I am confident that we can expect from the new Administration such confidence, given the clear mandate that Governor Clinton has received for an American revival. I am also confident that the Australian Government will be able to establish quickly an effective relationship with the new Administration. I might add that during the election campaign Government Ministers and our embassy in Washington made informal contact with some of Governor Clinton's key advisers.   I might say as well that we are encouraged by the moderate and internationalist foreign policy stance that Governor Clinton articulated during the election campaign. He has also affirmed strong support for the multilateral trading system. As I said in the House yesterday, Australia attaches high priority to an early and successful conclusion of the Uruguay Round, though that is not proceeding well, as we know, with further difficulties apparently being experienced today. But we hope that the authority of the President in the election result which has just been secured will give the American negotiating position strength at the negotiating table with the selfish policies of the Europeans.

  Mr Speaker, I think it is also the occasion to pay respect to President Bush for his achievements over the past four years, which have been considerable. I think, as he himself confirmed during his visit to Australia, President Bush has always been a good friend of this country. He proved that during all of the offices he held, including that of the presidency.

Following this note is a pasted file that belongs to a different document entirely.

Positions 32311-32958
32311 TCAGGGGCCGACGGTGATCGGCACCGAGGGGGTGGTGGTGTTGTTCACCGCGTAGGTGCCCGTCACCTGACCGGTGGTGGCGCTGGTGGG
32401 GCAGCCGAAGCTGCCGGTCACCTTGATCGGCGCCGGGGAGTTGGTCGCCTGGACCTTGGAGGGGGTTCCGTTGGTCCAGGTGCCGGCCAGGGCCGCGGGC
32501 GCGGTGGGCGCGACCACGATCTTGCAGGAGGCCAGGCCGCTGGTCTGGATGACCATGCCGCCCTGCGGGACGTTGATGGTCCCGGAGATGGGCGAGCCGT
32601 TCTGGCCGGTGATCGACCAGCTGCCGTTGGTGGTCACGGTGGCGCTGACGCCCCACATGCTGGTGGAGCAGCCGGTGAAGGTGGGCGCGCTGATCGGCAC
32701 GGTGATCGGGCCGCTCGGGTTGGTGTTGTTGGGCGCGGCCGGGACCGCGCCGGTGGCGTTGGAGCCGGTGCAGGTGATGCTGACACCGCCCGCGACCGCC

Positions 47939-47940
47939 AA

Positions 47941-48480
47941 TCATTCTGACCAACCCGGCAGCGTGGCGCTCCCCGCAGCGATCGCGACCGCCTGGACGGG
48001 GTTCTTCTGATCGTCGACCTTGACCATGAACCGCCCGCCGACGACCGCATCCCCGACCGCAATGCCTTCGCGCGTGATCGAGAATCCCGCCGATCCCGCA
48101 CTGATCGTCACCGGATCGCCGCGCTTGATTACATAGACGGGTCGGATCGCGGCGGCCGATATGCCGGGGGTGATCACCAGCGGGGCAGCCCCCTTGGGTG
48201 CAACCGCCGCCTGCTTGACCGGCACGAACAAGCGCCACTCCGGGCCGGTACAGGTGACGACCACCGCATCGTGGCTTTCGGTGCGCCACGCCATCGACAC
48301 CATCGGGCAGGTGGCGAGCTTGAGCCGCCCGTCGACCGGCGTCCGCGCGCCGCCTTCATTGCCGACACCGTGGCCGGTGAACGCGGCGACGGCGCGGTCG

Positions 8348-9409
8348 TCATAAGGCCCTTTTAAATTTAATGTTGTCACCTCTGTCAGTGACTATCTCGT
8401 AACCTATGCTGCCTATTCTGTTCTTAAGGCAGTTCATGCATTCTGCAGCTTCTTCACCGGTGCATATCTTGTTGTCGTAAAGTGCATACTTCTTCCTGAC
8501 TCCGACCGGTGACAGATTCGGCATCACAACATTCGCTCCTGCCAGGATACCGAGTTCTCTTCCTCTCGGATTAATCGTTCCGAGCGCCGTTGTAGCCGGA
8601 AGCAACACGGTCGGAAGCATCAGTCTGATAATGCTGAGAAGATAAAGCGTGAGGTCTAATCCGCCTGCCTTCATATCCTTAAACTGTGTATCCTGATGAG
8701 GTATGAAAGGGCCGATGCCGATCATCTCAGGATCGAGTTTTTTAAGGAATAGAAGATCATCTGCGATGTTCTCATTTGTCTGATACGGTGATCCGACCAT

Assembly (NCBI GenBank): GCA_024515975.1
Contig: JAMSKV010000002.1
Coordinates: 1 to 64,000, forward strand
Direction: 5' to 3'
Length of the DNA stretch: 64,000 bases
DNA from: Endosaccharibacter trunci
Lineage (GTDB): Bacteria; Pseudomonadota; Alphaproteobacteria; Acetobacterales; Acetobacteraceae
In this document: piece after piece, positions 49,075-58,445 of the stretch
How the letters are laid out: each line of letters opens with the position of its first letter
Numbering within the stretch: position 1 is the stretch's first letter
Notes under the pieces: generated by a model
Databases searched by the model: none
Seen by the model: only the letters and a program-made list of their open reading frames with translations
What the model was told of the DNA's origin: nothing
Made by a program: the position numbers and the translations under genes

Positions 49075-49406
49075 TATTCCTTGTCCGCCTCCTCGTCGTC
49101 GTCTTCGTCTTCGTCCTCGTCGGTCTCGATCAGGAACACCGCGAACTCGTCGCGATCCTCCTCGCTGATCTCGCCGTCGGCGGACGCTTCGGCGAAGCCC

I think the world will remember with great respect his successful management of US foreign policy during that challenging period as the Cold War ended, particularly in relation to Eastern Germany as the Wall came down and the difficulties which were presented to President Gorbachev during this period. The American Government response was critical to the ongoing change in terms of the break-up of the Warsaw Pact arrangements as it became clear that the Administration of the then East German republic was starting to introduce freedoms that resulted in the Wall coming down.

  That response—the careful, well-judged response of the American Administration of that time—was important to the successful conclusion of those events, that is, the freeing up of those states so long locked behind the Iron Curtain. I think President Bush deserves an appropriate commendation from everybody interested in freedom around the world for his stewardship of that period.